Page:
According to Hedrick, the hottest shrimping grounds are from Winyah Bay to Bulls Bay; more specifically, the Muddy Bay area of Winyah Bay, the Cowpens area (Cowpens Point) and around the white banks, bird islands, and adjacent to Bulls Creek in Bulls Bay.

"Winyah is loaded with shrimp and has far less pressure than areas further to the south, but the shrimp are smaller too. The Cowpens Area and Bulls Bay produce whopper shrimp, but with lots of crowds to fight with during the season," Hedrick said.

Hot spots tend to carry over from year to year, and each end of the pole sequence should be located using a GPS receiver.

The Technique

Finding a good area is just the start to filling a cooler with shrimp. Finding the perfect bottom substrate, water clarity, and water conditions are important to catching shrimp. Hedrick seeks out firm bottoms made of compacted mud.

"Stay away from soft 'pluff mud' bottoms and hard bottoms with oyster shells and sand," he said.

Since shrimp are a delicacy and primary food source for almost every fish and crab in the estuary, they tend to stay on the defensive by trying to conceal themselves. Shrimp tend to stick tight to cover under clear water conditions, but they will venture out at night or during murky conditions during the daytime. Daytime shrimping is more productive in cloudy and murky water. The murky waters around Georgetown and the Bulls Bay are ideal for daytime shrimping.

Regulations allow each boat to use a maximum of 10 poles around which bait is placed. Poles must be used; no bait is allowed to be placed in the water without poles. Knowing where to place poles and in what configuration tends to be a mystery. Some people place their poles parallel or perpendicular to the channel, while others stay away from the channel completely.

Hedrick prefers to place his poles near a creek channel, but not directly in the channel. During the season, shrimp are on the move and will use the creek channels as a freeway system, but they will leave them to feed.

Hedrick doesn't prefer either tide, but he does favor moving water over dead high or low tidal periods. He attributes poor success at dead or still tides to increased predation from whiting and pinfish.

Shrimping takes at least two people to set out poles, bait them and fish the poles.

Poles are driven or pushed into the pottom by hand in a single-file line, and the configuration of bait patties is dropped as the poles are set. After all 10 poles are set and baited, the first pole can be fished, but many fishermen choose to wait 20 to 30 minutes for the shrimp to find the bait. The setup can be fished continuous from start to finish until a limit is captured. Poles may need to be refreshed with new bait balls as the others are consumed or wash away with the current.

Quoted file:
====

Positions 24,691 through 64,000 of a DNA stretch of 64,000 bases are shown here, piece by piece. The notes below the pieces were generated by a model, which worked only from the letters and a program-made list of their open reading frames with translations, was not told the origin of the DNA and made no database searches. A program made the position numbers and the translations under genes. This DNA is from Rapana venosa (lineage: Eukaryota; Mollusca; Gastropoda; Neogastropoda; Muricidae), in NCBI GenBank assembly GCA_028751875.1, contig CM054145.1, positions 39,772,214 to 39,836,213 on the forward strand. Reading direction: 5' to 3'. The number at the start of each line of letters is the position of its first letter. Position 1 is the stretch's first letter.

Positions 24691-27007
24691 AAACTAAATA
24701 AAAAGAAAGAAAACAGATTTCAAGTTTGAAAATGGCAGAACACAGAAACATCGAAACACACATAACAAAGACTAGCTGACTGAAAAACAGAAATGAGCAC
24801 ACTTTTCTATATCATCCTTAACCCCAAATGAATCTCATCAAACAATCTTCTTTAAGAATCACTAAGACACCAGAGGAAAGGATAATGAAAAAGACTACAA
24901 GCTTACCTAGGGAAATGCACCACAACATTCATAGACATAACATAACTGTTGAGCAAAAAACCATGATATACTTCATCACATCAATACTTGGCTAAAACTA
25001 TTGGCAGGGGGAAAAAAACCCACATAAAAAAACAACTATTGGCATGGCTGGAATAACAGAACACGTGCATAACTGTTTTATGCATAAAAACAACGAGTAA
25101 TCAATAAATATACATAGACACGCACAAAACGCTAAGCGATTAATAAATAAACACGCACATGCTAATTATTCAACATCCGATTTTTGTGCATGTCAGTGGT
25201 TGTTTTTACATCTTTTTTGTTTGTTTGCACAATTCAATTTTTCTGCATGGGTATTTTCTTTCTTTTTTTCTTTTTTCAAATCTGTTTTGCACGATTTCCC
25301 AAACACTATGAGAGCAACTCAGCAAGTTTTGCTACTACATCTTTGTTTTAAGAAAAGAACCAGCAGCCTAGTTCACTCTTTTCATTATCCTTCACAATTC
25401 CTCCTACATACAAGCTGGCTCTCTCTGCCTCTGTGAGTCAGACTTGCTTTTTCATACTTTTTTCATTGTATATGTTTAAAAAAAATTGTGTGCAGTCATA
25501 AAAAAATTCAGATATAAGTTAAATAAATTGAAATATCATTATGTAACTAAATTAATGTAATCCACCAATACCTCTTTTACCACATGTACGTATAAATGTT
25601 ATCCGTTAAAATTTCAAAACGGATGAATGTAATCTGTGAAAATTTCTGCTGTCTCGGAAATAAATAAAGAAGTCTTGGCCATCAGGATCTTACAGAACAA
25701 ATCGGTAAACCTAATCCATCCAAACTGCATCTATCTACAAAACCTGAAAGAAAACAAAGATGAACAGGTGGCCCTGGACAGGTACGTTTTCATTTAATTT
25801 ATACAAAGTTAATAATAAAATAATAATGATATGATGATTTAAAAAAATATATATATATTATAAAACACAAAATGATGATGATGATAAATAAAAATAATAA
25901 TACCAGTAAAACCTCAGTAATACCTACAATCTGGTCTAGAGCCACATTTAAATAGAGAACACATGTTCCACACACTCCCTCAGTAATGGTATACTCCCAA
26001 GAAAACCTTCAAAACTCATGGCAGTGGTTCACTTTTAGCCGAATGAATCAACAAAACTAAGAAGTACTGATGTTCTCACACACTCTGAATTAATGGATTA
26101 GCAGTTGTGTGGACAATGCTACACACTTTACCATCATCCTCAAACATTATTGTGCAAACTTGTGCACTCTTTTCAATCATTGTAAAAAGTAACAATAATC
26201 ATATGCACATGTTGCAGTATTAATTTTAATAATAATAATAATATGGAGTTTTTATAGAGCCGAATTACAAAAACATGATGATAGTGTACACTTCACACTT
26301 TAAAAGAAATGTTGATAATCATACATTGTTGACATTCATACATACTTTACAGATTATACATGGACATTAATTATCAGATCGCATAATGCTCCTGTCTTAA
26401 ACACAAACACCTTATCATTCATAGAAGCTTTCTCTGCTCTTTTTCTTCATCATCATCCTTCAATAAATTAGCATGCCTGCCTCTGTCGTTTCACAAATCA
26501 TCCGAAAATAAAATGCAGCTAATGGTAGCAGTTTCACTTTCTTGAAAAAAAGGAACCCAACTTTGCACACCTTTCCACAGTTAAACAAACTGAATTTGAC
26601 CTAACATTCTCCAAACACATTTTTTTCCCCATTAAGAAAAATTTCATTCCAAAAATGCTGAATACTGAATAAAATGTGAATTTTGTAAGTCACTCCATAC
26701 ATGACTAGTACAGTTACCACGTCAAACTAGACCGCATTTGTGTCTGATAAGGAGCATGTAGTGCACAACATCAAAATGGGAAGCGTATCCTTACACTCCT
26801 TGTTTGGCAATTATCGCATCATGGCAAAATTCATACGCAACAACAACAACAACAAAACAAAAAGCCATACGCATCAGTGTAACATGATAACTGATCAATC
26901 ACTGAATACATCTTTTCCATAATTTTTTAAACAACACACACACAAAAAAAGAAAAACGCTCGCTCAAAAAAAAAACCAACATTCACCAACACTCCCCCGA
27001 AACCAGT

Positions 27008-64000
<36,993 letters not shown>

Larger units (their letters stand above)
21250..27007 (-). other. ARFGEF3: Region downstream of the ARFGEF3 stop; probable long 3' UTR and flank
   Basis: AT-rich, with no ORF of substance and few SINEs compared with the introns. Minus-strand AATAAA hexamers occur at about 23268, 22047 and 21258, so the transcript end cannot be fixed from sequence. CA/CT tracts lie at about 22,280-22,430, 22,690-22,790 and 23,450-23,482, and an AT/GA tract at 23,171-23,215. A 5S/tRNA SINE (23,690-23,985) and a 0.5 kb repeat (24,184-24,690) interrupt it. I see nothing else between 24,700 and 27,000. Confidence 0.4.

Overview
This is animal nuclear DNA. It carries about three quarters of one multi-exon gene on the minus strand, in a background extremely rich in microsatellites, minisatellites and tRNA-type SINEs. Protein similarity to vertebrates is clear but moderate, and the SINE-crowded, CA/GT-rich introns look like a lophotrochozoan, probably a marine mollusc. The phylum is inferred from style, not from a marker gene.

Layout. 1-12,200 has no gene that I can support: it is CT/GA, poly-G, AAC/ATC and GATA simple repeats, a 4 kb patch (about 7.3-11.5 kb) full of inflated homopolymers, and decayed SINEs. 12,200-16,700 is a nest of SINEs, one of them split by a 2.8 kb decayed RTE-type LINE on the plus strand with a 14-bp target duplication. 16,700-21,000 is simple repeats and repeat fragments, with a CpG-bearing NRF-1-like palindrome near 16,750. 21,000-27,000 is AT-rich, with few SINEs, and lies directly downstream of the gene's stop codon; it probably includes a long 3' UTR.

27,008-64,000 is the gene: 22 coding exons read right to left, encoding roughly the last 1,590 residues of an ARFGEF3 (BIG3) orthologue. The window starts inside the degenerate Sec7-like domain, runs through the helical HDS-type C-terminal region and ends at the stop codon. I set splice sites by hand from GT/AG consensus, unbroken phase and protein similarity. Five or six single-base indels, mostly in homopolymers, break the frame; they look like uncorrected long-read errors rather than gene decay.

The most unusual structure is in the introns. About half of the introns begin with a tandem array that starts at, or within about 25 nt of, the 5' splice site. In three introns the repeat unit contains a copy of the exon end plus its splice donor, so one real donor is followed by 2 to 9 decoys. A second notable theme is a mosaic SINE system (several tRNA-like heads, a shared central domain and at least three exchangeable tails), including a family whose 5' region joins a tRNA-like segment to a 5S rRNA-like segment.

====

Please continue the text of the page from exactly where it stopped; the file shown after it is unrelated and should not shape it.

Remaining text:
Routinely, the first setup is not always the best, and after an hour of fishing with little success, a new location might be an option.

Capt. Fred Rourk of Sweet Tea Charters in Georgetown is an experienced inshore guide who specializies in redfish and winter trout. He was raised in the marshes of Port Royal Sound shrimping with his brother, Capt. Danny Rourk of Tailwind Charters in Beaufort.

Since the waters are crystal clear along the southern part of the coast, the Rourks use a technique that ensures quick catches. They make poles out of bamboo and place them - along with the bait patties - next to the marsh grass in about one foot of water at low tide in the evening.

Shrimp hold in deeper water and wait until dark to venture into the marsh grass to feed. As the tide begins to rise, the shrimp find the bait patties on the way to the grass and congregate.

"There is a easy dinner waiting on them, and they stop for dinner. As night falls, start throwing as soon as the water touches the grass, and they will be there stacked like cord wood," Fred Rourk said.

Areas along the coast that are without rivers pouring into the ocean make for ultra-clear water conditions, such as Charleston and the Beaufort Areas.

"Shrimping at night is the trick in the Lowcountry," Rourk said.

As mentioned before, shrimp are spooky, and clear-water situations are better suited for after-dark action. In areas where rivers dump sediments into the estuaries, the water is murky and cloudy. These areas allow for shrimping during the day or night with similar results.

"Add an algae bloom to the mix, and it improves the shrimping during the daytime anywhere along the coast," Hedrick said.

The Bait

"Bait is the key to catching shrimp. As simple as it sounds, choosing the right bait configuration and bait type is controversial," Hedrick said.